Now, when it comes to drugs, there are a lot of myths and stories that the older gen tells us. But have you thought of the truth behind it? Some are fabricated to keep us away from it, while others appear to be true. The point of this article is to shed some clarity to some of these statements that are circulated widely, and it’s not to provide any sort of advocacy to take weed. Here goes:
1. Myth: Banning marijuana effectively protects kids
Fact: For the first time U.S., teens are reported to be smoking more pot than cigarettes. However, teens do not smoke any more pot in states where medical marijuana is legal than in states where it’s not. Legalization advocates argue that the best method to decrease use by teens is to actually legalize and regulate weed.
2. Myth: Marijuana use causes cancer
Fact: While it is true that marijuana smoke, like cigarettes, contains carcinogens, hard-core pot smokers usually smoke way less pot than cigarette smokers do cigarettes, and mostly not enough to cause cancer. A UCLA study in 2006 came to conclusion that even heavy marijuana use does not lead to lung cancer; “What we found instead was no association at all, and even a suggestion of some protective effect.” Many other studies also suggest that weed can actually stop the growth of cancerous tumours.
3. Myth: Marijuana is a ‘gateway’ drug
Fact: Statistically, kids who use marijuana are more susceptible to other drugs, but it doesn’t mean marijuana use causes the use of other drugs as the same factors driving marijuana use probably explain use of other drugs. This report by the Institute of Medicine found “no conclusive evidence that the drug effects of marijuana are causally linked to the subsequent abuse of other illicit drugs.”
4. Myth: Prisons are full of people arrested for marijuana possession
Fact: There are about 750,000 people arrested annually for marijuana offenses in the U.S. However, not all arrests lead to prosecutions, and only a few people have been prosecuted and convicted of possession end up in jail. Many are just fined or are placed into community supervision. Only around 40,000 inmates have a current conviction involving marijuana and about half of them are in for marijuana offenses alone with most of them being involved in distribution. Less than one percent are in for possession alone.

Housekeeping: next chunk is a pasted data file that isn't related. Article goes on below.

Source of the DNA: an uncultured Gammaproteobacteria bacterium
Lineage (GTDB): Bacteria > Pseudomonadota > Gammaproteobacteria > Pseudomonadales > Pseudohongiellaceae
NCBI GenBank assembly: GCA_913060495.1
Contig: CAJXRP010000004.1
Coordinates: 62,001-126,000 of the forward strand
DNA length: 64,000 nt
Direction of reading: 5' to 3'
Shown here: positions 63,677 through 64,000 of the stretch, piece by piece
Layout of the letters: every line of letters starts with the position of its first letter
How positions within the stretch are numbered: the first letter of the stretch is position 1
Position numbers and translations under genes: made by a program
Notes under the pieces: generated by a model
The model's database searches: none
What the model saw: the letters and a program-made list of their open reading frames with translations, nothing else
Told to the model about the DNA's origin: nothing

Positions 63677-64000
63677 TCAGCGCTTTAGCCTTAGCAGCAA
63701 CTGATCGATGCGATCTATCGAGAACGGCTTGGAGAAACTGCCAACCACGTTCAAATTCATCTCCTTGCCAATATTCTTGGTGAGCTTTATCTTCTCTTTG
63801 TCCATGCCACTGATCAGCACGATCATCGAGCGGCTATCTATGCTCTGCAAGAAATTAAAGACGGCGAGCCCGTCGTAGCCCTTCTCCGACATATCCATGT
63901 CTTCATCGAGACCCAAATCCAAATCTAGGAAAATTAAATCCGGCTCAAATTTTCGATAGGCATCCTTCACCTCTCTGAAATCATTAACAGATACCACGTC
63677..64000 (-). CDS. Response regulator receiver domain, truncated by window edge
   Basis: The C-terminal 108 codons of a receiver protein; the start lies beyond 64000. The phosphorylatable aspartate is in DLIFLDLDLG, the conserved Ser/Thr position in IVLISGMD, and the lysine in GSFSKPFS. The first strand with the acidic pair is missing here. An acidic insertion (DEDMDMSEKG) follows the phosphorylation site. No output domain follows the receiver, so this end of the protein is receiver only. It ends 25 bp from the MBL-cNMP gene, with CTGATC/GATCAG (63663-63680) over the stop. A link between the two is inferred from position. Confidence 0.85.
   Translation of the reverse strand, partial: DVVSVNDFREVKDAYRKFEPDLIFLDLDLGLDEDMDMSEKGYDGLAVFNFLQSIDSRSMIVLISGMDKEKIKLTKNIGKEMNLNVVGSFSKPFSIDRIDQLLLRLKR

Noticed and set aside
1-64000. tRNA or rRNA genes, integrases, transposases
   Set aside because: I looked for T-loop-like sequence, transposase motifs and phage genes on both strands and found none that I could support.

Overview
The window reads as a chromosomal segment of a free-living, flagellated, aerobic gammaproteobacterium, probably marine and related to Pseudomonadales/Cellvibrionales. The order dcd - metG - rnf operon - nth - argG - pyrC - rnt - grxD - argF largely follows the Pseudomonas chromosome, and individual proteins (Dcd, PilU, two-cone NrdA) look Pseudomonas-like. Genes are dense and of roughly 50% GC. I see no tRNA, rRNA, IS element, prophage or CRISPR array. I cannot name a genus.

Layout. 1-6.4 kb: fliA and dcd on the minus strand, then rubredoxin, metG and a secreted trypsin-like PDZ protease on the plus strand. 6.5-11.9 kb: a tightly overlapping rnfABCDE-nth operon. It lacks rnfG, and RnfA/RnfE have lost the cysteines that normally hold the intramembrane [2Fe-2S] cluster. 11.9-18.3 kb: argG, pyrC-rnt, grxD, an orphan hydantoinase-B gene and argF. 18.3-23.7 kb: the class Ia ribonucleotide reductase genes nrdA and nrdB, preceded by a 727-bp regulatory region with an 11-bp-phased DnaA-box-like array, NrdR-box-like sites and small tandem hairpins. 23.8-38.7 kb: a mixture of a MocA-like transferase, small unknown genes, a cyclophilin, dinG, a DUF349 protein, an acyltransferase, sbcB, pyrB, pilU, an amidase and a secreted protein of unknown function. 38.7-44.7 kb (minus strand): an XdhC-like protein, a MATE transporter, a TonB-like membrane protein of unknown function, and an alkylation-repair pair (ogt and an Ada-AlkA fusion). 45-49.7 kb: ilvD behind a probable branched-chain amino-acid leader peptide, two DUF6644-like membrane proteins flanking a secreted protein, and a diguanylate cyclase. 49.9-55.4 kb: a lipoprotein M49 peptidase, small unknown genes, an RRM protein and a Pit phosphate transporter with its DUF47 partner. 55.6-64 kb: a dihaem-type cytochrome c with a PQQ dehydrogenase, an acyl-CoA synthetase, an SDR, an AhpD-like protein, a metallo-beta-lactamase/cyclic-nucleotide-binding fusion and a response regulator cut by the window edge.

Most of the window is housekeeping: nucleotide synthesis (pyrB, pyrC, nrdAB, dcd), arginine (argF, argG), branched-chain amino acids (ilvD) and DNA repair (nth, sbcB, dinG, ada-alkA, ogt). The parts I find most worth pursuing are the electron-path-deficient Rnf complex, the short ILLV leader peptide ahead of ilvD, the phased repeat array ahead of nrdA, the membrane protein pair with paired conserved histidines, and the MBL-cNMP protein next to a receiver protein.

5. Myth: Marijuana is completely harmless
Fact: Obviously, heavy consumption of weed can be harmful since pot smoke is chemically very similar to cigarette smoke which means that heavy pot smokers are at risk for some of the same health effects as cigarette smokers such as bronchitis. However, the risks are from the ‘smoking’ of the chemical, and smoking pot isn’t the only way to consume weed.
6. Myth: Marijuana is a dangerous drug
7. Myth: Synthetic marijuana is safe.
Fact: Wrong. Synthetic marijuana, also known as spice, K2, and fake weed, can be up to 100x stronger than regular and natural marijuana, and it’s also really hard to find spice that’s manufactured safely. It started out in a lab to find out how cannabinoids affects the brain and was marketed as a safe and legal version of weed. However, when the DEA caught on to its insane side effect such as hallucinations, stroke, vomiting, acute psychosis, even death, the DEA banned the substance. But of course manufacturers quickly created versions that is just a little different and these synthetic weed slips through, making its way into head shops and bodegas.
8. Myth: You can’t overdose on weed.
Fact: Firstly, an overdose means you take more than the normal or recommended amount. Hence, symptoms of a (non-lethal) weed overdose includes anxiety, paranoia, dizziness, and loss of coordination. If anyone were to die from an overdose, they would need to consume approximately 15,000 pounds of weed in 15 minutes. Is that possible? Nope. That would be like a 154-pound person taking in more than 46 pounds of marijuana at once. Basically, it’s impossible to die from weed oerdose (unless you get to an accident or something external).
9. Myth: Marijuana use leads to dependence or addiction
Fact: While it is possible to become dependent on marijuana, this only happens in a very small percentage of the already small group of heavy users. Research suggests that about 9% of marijuana users became clinically dependent at some point, compared to 15% of cocaine users and 24% of heroin users.